The Civil Rights Movement was an active time in the fight for the rights and freedoms of the black community. The American society was involved in it greatly, and African American history became a study on the people and unfair treatment they had been experiencing. Their culture was recognized as a key part of the United States. It was not only a geographical division, but also moral, psychological, ethical, social, economic, and cultural.  African Americans had been oppressed for a long time until the major changes started to happen around 1963, when Martin Luther King delivered his “I Have a Dream” speech. That time marked the beginning of an active fight for the establishment of a respected and valued position of African Americans in the American society. Since the education system was one of the spheres where the blacks faced oppression, a number of reforms that limited and regulated any form of discrimination were adopted. The ability of people to refuse to follow the regime was a major way, in which Martin Luther King accomplished changes and respect towards the African American population (Ling, 2002). Social changes made by King and his fellow African Americans have reshaped the present world and enabled the majority of people to see the correct way to treat others who are different.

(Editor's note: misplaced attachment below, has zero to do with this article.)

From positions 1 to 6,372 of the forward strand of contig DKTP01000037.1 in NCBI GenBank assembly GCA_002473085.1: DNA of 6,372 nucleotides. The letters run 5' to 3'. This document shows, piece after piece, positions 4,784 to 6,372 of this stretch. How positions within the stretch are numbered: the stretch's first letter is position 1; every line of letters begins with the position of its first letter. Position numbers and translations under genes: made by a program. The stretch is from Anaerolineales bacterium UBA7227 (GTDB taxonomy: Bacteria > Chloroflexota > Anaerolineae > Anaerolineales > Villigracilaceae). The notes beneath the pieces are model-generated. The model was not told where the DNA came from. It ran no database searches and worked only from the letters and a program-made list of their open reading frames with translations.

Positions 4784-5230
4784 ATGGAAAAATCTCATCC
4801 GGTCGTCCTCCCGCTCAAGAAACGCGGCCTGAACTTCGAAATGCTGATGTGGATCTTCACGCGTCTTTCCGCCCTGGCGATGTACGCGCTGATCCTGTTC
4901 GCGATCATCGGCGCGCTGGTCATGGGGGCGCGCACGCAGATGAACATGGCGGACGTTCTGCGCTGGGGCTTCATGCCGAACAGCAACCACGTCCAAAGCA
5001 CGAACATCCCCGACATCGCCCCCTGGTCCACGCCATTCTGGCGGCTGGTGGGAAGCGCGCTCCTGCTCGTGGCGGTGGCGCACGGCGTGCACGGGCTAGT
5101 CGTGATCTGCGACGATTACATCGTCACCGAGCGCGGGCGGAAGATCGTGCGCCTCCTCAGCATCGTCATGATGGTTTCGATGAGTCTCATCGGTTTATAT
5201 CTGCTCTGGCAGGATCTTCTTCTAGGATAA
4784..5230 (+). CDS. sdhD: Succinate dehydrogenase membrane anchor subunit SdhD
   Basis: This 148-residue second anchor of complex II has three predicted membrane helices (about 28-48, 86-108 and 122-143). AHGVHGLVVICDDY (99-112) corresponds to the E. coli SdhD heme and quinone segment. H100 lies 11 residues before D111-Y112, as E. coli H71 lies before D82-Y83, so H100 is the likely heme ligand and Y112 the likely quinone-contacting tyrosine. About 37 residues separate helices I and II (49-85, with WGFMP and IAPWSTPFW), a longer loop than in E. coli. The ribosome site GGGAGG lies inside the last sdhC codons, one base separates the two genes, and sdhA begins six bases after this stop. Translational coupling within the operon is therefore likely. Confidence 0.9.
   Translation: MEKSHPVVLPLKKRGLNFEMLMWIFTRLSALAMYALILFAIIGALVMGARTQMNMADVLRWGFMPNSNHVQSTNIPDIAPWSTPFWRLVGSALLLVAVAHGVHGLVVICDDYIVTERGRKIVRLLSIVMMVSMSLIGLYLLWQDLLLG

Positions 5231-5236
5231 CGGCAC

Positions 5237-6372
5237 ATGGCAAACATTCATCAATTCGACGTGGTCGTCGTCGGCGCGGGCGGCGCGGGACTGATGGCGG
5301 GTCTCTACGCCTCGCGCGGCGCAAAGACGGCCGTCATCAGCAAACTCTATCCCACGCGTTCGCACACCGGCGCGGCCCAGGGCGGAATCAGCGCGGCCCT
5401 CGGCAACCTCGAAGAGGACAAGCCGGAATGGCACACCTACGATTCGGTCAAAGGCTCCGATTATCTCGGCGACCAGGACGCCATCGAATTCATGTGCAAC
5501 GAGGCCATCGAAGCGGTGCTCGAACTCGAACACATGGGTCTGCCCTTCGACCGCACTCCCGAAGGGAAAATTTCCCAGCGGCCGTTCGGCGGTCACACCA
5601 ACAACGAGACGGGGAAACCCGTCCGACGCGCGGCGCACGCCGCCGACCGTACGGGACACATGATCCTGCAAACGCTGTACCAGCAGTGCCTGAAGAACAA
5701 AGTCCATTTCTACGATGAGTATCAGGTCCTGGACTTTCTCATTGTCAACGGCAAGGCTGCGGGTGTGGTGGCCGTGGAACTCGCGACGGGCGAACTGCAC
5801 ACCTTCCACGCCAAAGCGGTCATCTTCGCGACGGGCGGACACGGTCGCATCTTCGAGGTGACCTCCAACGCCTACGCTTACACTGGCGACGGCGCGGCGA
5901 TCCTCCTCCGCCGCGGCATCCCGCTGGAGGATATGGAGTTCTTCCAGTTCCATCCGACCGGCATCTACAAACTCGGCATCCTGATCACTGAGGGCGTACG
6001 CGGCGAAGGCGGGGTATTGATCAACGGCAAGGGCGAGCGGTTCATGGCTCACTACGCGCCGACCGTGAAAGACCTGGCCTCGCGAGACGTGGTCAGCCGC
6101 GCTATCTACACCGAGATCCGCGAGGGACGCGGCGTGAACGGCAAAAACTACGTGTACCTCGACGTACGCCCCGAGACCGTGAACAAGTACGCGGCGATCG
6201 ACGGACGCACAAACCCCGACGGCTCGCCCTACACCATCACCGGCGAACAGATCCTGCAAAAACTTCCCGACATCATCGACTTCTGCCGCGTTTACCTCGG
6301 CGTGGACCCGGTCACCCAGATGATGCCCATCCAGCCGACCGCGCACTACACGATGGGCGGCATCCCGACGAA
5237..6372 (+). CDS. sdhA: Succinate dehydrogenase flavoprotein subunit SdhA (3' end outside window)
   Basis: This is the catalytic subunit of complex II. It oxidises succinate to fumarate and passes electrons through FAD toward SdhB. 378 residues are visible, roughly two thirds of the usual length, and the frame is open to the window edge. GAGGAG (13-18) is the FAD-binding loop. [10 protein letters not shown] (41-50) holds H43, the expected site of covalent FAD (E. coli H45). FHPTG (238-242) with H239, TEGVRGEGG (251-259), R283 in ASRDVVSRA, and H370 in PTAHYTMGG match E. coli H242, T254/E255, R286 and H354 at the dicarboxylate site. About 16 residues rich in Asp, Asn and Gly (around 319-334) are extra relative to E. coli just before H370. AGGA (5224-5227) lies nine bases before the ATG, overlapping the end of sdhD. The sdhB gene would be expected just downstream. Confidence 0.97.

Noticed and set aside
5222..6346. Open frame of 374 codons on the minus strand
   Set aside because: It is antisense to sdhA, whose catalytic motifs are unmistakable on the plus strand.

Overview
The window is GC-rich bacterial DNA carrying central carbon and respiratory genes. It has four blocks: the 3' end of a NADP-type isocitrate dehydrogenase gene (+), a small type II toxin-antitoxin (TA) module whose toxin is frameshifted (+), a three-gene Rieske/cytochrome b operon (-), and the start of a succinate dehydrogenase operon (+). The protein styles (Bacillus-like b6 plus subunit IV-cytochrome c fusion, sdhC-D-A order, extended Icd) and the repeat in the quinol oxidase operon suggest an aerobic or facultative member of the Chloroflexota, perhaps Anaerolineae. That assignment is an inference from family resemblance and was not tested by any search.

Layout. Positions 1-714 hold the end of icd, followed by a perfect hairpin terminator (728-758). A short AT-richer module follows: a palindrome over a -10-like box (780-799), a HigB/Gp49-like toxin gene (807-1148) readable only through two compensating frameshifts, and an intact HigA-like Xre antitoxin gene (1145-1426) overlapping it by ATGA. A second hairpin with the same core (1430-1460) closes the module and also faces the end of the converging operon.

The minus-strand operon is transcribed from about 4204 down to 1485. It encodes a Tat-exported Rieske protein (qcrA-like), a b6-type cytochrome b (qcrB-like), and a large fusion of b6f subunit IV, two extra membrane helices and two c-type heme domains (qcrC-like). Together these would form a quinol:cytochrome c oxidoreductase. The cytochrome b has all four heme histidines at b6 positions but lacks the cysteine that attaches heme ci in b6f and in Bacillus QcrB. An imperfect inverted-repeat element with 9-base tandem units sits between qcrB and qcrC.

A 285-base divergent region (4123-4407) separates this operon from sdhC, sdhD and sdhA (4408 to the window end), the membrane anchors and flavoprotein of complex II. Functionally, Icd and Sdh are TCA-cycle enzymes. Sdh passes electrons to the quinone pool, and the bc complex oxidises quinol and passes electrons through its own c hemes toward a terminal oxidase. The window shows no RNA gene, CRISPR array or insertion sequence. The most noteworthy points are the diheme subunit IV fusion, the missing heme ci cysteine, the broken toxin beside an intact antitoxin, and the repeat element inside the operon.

The Civil Rights Movement was also supported by African American women. Gender discrimination had existed as a category of oppression for a long time, and it was even greater and in relation to black women. The African American society had been subjected to discrimination, stereotyping, and racism since slavery. Many individuals were suffering from the fact that their families and relatives grew up in a segregated and separated America, but the support among the community members was very strong. It helped people to have some joy in their lives and health to fight for freedom until nowadays. One of the greatest problems was a system that treated African-Americans in a predisposed and stereotypical manner, even at the time of the Civil Rights Movement. Very often, law authorities resorted to racial profiling, contributing to the negative statistics and views of the rest of society. The labor market was also slanted to the negative side, so the support of families was the only counteraction that could be taken. Even though things were beginning to change, there was still much discrimination. In addition, at the start of the movement people were faced with harsh living conditions, which deprived them of morale and the desire to fight.